In early March 2019, the Department of Justice (DOJ) revised its Foreign Corrupt Practices Act (FCPA) Corporate Enforcement Policy (the Policy). First announced in November 2017, the Policy is designed to encourage companies to self-report FCPA violations and to cooperate with the DOJ’s FCPA investigations. The Policy and its recent revisions were incorporated into the United States Attorneys’ Manual (USAM), now referred to as the Justice Manual (JM), which is the internal DOJ document that sets forth policies and guidance for federal prosecutors.

One of the most notable aspects of the original Policy was its requirement that companies seeking to obtain remediation credit prohibit employees from using ephemeral messaging systems unless appropriate retention mechanisms were put in place. According to the original Policy, a company would receive full credit for remediation only “if [it] prohibit[ed] employees from using software that generates but does not appropriately retain business records or communications.” Continue Reading How to Comply with the Revised Ephemeral-Messaging Provision in the DOJ’s Corporate Enforcement Policy

As consumers increasingly communicate and interact through social media platforms, courts have had to grapple with how to apply existing laws to new ways of communicating, as well as disseminating and using content. Sometimes, however, traditional legal standards apply to these new platforms in a straightforward manner. At least, that is what the court found in Dancel v. Groupon, Inc., a putative class action against Groupon, Inc., alleging that Groupon’s use of images originally posted on the social media site Instagram violated users’ rights under the Illinois Right of Publicity Act (IRPA).

Groupon, a website that offers consumers deals on goods and services, built a widget intended to provide its users a window into businesses for which Groupon offered deals. The widget used Instagram’s API to find photos that Instagram users had taken at particular locations, and then displayed those images under the deals offered on Groupon’s own website.  When a visitor to the Groupon page hovered his or her mouse over the Instagram images, the Groupon user could see the username of the person who posted the photo on Instagram and an associated caption, if there was one.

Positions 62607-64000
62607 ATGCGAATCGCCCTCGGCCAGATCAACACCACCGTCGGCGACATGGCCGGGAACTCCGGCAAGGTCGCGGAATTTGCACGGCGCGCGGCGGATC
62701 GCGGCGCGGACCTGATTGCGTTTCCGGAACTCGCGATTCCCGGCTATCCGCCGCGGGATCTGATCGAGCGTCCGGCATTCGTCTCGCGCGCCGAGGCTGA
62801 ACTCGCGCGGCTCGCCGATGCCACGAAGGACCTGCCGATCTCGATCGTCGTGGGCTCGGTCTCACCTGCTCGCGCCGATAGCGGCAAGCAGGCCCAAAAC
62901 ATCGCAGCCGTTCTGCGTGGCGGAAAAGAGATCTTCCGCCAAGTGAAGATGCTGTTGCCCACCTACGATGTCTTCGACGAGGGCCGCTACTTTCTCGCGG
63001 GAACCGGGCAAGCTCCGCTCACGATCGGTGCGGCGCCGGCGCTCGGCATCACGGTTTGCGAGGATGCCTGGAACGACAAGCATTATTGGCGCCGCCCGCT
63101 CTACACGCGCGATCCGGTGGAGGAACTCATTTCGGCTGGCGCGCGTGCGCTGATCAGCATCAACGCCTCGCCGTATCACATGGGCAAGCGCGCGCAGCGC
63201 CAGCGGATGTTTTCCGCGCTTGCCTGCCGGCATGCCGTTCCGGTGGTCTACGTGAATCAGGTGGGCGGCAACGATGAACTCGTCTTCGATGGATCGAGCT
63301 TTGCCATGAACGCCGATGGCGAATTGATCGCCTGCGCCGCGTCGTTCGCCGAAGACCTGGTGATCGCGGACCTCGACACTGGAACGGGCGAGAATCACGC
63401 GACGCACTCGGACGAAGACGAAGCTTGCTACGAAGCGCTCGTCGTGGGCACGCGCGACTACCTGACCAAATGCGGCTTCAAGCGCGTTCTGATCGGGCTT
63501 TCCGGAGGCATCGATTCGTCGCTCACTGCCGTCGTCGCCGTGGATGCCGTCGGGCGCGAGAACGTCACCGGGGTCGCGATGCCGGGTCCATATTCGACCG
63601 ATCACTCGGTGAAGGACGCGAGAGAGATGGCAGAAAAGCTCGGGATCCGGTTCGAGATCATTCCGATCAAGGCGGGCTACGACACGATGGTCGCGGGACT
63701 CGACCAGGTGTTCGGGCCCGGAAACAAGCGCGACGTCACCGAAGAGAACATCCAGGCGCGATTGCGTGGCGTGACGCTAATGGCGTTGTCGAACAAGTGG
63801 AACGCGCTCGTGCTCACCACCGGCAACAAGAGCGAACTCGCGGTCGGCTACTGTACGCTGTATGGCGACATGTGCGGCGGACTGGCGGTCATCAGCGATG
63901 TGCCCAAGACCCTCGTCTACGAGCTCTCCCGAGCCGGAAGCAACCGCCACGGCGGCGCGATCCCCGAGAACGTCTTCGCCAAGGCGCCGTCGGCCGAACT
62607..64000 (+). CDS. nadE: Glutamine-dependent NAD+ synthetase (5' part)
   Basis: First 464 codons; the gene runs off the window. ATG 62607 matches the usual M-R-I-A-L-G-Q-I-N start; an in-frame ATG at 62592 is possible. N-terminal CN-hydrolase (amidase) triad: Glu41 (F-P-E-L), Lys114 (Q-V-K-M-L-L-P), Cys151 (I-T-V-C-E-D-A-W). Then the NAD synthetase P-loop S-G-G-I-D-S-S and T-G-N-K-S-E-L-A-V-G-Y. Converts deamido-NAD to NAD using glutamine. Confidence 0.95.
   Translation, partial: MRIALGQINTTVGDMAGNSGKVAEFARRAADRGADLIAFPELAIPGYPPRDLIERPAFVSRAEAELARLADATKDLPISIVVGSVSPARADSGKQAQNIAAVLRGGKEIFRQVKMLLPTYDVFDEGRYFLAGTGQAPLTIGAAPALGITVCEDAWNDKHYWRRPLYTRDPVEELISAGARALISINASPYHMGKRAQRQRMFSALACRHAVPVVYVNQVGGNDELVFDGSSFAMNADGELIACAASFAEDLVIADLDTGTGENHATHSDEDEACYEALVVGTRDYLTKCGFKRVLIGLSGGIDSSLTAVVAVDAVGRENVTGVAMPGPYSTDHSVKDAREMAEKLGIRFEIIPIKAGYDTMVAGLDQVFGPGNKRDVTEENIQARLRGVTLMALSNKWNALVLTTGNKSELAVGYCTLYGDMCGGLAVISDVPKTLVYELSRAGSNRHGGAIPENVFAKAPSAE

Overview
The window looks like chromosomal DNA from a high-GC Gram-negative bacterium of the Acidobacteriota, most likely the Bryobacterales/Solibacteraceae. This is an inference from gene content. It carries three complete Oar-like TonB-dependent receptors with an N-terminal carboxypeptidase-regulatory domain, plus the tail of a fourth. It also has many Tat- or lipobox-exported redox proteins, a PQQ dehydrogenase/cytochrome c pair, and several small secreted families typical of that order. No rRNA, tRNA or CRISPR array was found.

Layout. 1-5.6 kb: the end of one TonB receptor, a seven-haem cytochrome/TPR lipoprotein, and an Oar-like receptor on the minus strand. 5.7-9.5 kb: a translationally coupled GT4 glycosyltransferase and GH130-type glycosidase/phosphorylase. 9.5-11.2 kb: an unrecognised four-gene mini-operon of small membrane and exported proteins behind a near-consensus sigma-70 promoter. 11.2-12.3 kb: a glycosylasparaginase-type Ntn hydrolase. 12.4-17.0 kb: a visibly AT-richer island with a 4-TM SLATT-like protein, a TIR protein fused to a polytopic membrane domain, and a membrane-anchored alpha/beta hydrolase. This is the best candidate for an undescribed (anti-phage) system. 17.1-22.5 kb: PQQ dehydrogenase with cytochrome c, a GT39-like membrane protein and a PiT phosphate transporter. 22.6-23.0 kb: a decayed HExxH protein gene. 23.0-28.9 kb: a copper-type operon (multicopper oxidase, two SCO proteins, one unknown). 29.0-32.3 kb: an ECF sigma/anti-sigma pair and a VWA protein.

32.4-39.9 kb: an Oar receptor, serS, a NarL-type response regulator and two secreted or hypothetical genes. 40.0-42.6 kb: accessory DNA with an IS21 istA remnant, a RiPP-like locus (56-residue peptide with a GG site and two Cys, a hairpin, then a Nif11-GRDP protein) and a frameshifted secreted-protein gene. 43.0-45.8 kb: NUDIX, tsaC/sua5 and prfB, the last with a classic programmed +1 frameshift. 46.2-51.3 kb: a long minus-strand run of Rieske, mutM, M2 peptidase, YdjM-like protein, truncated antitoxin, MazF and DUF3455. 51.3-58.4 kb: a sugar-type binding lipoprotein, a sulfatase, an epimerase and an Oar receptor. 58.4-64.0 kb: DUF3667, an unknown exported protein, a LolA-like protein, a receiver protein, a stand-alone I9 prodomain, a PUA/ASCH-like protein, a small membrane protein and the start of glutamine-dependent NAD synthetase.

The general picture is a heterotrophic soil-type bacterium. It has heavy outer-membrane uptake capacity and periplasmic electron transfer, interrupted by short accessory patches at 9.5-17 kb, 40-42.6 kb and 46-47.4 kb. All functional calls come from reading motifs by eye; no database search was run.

Dancel, who maintains an Instagram account with the username “meowchristine,” took a selfie of herself and her boyfriend in front of a restaurant and posted it on Instagram with a tag noting the name of the restaurant. Groupon later displayed this photograph, among others, in connection with its deal for the same restaurant. Continue Reading What’s in a (User)Name?

New York is now one of the 43 states where “revenge porn,” the posting of explicit photographs or videos to the Internet without the subject’s consent, is punishable by law. See how far the states have come – find out how many had criminalized revenge porn as of 2014, when Socially Aware first covered the issue.

YouTube announced that it will not allow channels that promote anti-vaccination videos to run advertisements because such videos violate the platform’s policy, which, among other things, disallows the monetization of “dangerous content.” Many of the companies whose ads appeared alongside anti-vaccination content say they were not aware it was happening. Find out how that could be possible.

Senator John Kennedy (R-LA) has introduced a bill that would give Internet users considerably more control over their personal data by mandating that social media companies inform registrants—in simple, easy-to-understand terms—that they are entering into an agreement licensing their personal data to the company. Coined the Own Your Own Data Act, the legislation would also require social media platforms to make it easy for their registrants to cancel the licensing agreement and obtain the collected data and any analysis of it.